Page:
"I definitely think it's a very troublesome precedent because the president basically said, ‘Listen, even though the statute doesn't just carve out an automatic exemption from deportation for this category of individuals, I'm just going to decide unilaterally that I will not deport them.' Really?" legal scholar Bruce Fein told WND in 2013. "Could you decide you don't want to enforce the homicide statute for a certain category of people as well?
"That seems to me to fall into a serious category of failure to ‘take care that the laws be faithfully executed.' It's one thing, given limited resources and the number of illegals, to just say, ‘We've got limited resources, and as a matter of practical discussion, we've got to look at 1, 2, 3, 4.' But you still have an individualized determination. That happens in the U.S. Attorney's office all the time when crimes are committed. But just as a wholesale statement: ‘We just don't want to enforce the law'?"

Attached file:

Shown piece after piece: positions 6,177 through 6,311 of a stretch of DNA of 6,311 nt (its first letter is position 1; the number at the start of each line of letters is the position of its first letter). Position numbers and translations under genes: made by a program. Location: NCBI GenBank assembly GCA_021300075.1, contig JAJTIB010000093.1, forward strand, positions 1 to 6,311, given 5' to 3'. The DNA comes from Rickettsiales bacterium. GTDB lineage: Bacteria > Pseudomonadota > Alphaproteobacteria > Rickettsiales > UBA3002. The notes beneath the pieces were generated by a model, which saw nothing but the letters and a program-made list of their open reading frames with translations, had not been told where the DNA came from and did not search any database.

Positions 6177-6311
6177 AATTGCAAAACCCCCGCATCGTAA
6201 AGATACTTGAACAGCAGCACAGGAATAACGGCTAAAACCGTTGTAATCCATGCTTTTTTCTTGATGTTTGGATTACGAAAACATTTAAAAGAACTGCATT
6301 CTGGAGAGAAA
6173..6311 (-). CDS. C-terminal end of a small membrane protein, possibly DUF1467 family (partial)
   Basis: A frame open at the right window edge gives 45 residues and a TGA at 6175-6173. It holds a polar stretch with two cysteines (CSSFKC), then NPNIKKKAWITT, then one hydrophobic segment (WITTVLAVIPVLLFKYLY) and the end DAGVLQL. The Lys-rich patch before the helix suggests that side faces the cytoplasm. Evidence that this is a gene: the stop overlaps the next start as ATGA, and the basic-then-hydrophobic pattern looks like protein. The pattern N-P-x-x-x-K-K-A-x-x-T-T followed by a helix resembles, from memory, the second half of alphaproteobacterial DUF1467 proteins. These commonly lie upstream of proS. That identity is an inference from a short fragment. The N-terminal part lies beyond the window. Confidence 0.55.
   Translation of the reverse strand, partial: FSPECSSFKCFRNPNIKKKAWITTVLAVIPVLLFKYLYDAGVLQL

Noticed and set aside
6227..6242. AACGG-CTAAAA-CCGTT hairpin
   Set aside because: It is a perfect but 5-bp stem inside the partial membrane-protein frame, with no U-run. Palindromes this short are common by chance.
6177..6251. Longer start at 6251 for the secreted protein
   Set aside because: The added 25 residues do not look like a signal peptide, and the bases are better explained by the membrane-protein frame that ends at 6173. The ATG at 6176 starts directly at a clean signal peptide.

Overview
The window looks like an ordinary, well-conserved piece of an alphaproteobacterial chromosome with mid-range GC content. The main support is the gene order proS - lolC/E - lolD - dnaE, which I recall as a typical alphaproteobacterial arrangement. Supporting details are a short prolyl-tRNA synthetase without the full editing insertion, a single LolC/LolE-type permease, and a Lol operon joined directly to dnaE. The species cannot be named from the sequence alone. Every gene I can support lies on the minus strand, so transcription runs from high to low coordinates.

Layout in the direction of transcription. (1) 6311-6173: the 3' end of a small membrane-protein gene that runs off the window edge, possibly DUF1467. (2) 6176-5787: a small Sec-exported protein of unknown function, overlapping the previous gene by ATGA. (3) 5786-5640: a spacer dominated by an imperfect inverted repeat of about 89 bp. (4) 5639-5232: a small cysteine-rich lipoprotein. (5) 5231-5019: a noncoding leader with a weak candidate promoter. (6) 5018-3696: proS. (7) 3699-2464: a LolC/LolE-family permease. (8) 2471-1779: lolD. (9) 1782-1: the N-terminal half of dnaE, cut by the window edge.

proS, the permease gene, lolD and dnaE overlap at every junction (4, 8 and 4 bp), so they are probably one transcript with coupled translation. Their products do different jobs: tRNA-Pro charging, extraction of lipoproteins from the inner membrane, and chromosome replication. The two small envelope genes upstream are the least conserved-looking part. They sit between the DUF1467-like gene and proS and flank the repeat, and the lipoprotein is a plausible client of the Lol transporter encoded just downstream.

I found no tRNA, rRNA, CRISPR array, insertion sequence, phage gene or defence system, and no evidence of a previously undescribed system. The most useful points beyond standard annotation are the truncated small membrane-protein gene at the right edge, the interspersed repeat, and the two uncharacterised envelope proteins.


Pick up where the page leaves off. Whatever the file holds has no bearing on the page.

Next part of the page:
"Could the president stand up and say, ‘You know what? I just don't want to enforce the Voting Rights Act anymore. It's just too much of a hassle'?"
On Sept. 11, 2012, a U.S. ambassador to Libya and three other Americans were brutally murdered at a U.S. diplomatic mission in Benghazi.
Just three days after the attack, White House Press Secretary Jay Carney accused an anti-Muslim video on YouTube of inciting the attack. On Sept. 16, U.N. Ambassador Susan Rice made five television appearances in which she claimed the attacks were spontaneous reactions to the obscure film. Obama mentioned the YouTube video six more times at the U.N. on Sept. 25.
However, there was never any kind of protest at the Benghazi compound that night.
During congressional hearings in January in which Secretary of State Hillary Clinton finally was questioned about the calamity on her watch, Clinton claimed she didn't see a classified State Department cable sent Aug. 16 that said the Benghazi mission could not defend against a "coordinated attack."